There were waders in the shallow pools but far fewer than I remember from previous visits. However at the far end we enjoyed watching some Caspian Terns fishing in the river. We were also treated to the spectacle of an osprey carrying a large fish for its breakfast, unfortunately a little too far away for a decent photograph.
One or two waders caught my eye, here is a nice shot of a Little Stint showing some beautiful patterning on its upper plumage.
This Common Sandpiper scurried up and down the dried mud bank displaying great strength and agility in its quest for food.
We did not stay long at Bonanza as it was about to become very overcrowded. Instead we made our way up the small roads that skirt the East bank of the Guadalquivir, spotting a gaggle of Greylag Geese near Trebujena. Any geese are quite rare in Andalucia so it was a nice find.
I have always found the east bank of the Guadalquivir much better for birding than the west. The Donana has dried up and become virtually devoid of life, destroyed by drought and illegal strawberry farming. The rice fields of Isla Mayor can be worth a visit during the rice harvesting period, otherwise it's largely a waste of time.
On our journey northward we spotted many raptors including a pair of Red Kites heading south, and this female Marsh Harrier quartering the water meadows.
As we entered the most productive area known as Brazo del Este I snapped this fine looking Black Stork.
Spoonbills were prolific, but nothing like the numbers of Glossy Ibis which were literally in the thousands. Large areas of shallow pools were carpeted with them, here's a shot of many taking to the air after being spooked by something, possibly a passing raptor.
I was also pleased to see some of the colony of Black Headed Weavers that breed here, their pendular nests still hanging from a tree roost that we knew of old.
Here are some typical scenes from Brazo del Este. White Storks are everywhere, a Cattle Egret rides a wild pony with Glossy Ibis's wading in the background.
At the end of the day we crossed the Guadalquivir by the little car ferry to Coria del Rio, where we spent the night in a hotel. It had been a good day.
Out West Day 3, Dehesa de Abajo & Odiel (to be continued)
After an early breakfast we drove to the Dehesa de Abajo. The Visitor Centre for the Reserve is on a low hill which overlooks the lagoon which for us is the major habitat of birding interest. Entry into the Reserve was 25 euros per car and we could see that the lagoon was mostly dry with just a few waders on the exposed mud. Where there was water however was heaving with Flamingos, many hundreds of them interspersed with wildfowl and waders.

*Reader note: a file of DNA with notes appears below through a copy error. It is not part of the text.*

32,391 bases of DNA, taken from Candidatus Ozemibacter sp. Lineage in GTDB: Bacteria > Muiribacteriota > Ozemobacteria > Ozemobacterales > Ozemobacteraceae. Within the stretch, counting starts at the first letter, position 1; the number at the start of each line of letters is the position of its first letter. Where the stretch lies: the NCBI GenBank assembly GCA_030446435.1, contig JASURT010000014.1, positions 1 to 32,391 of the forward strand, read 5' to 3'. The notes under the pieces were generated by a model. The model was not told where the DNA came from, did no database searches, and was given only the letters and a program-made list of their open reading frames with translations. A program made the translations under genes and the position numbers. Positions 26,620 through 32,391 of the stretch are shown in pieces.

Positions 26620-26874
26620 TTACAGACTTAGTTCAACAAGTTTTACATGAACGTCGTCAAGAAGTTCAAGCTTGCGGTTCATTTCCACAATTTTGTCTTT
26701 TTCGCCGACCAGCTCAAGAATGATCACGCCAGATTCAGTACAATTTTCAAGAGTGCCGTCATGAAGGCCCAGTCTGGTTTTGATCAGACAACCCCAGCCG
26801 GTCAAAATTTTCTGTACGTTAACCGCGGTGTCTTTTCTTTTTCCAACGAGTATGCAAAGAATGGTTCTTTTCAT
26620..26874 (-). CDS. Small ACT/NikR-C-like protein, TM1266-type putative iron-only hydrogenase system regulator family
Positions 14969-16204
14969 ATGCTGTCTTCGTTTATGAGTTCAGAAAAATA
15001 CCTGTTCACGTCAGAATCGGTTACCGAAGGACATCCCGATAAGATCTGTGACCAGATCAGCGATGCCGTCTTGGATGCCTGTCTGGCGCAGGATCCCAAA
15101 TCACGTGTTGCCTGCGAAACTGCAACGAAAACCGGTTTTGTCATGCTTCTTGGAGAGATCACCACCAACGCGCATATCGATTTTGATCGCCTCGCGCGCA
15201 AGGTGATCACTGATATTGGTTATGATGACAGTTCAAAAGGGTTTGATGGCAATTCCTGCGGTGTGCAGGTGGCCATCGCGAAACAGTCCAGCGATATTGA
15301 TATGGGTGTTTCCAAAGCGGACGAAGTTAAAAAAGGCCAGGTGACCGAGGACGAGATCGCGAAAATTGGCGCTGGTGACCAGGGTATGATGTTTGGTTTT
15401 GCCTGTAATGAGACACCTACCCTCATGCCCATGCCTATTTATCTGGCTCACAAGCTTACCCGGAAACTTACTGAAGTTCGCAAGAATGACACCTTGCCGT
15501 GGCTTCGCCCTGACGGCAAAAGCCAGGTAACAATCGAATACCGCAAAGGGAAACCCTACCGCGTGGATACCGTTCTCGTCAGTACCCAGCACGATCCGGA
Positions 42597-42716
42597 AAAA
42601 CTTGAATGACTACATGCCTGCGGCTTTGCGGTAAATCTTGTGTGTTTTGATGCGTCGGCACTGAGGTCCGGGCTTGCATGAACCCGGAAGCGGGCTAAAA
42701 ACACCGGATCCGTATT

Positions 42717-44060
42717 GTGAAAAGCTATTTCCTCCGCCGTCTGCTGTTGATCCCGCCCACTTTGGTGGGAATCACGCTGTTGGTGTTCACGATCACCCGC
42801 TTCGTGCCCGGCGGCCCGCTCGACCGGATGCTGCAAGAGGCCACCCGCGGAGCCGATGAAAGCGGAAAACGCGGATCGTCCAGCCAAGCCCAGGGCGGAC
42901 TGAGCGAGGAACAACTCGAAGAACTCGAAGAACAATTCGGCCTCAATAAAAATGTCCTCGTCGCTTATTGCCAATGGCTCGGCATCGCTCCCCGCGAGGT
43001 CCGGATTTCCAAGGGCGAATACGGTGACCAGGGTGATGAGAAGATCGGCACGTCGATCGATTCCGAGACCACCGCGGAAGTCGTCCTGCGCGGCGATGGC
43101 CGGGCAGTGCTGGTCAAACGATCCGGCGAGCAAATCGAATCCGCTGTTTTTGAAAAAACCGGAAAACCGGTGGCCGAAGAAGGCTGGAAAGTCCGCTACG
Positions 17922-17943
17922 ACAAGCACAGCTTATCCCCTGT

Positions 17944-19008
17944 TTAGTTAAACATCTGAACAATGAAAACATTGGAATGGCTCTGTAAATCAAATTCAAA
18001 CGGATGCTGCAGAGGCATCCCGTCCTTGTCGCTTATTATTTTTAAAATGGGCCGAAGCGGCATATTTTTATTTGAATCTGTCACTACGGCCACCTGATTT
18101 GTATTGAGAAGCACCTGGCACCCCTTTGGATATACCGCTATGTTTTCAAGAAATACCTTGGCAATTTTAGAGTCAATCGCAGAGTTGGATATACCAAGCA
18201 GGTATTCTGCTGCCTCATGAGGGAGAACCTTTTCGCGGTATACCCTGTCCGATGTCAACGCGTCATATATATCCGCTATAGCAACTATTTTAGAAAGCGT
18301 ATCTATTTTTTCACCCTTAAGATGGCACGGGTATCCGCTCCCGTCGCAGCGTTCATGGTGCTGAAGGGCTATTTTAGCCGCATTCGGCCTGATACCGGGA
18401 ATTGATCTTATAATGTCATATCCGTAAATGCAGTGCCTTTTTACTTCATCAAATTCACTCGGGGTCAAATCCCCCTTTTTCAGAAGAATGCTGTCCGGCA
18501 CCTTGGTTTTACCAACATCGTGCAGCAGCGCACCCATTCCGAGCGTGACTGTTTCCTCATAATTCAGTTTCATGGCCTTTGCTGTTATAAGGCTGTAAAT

We decided to skip the entry fee and just observe what we could from the road which skirts the lagoon. Unfortunately the water was over on the far side so I took a long range shot of the Flamingos and then we headed off for the Odiel marshes by the quickest route.
The first thing that attracted our attention as we approached Odiel Visitors Centre was a row of gulls and Terns on a spit that separates the salt pans over to the right. Here were a pair of Caspian Terns at rest with many Sandwich Terns and some Mediterranean Gulls. I also spotted a lone Slender Billed Gull amongst them.
The pond to the left of the Visitor's Centre was partially dry but where there was water was well stocked with waders, in particular Black Tailed Godwits and Curlew Sandpiper, but there were many others including Dunlin, Avocet, Common Sandpiper and Ringed Plover, plus wildfowl including Gadwall, Shovelor, Pochard, and the ubiquitous Mallard.
From the Visitor Centre car park they have opened a boardwalk extending out over the river which at low tide gives excellent views of the mud flats and associated waders.
It's a great vantage point to watch the Whimbrels, Turnstones and all manner of waders feeding below.
As you drive along the causeway with the river on one side and extensive salt marsh on the other you never know what might turn up. This Grey Plover for example and a Black Winged Kite hovering in search of prey, another Osprey with fish for lunch and a stunning Flamingo in front of one of the Caspian Terns
The Odiel Marshes never fail to provide a great selection of birds to see, varying with the time of year and state of tide, but always something worthwhile.
Retired seafarer living in Frigiliana, a white village in Malaga Province in southern Spain. Married to Elena. Keen bird and wildlife watchers.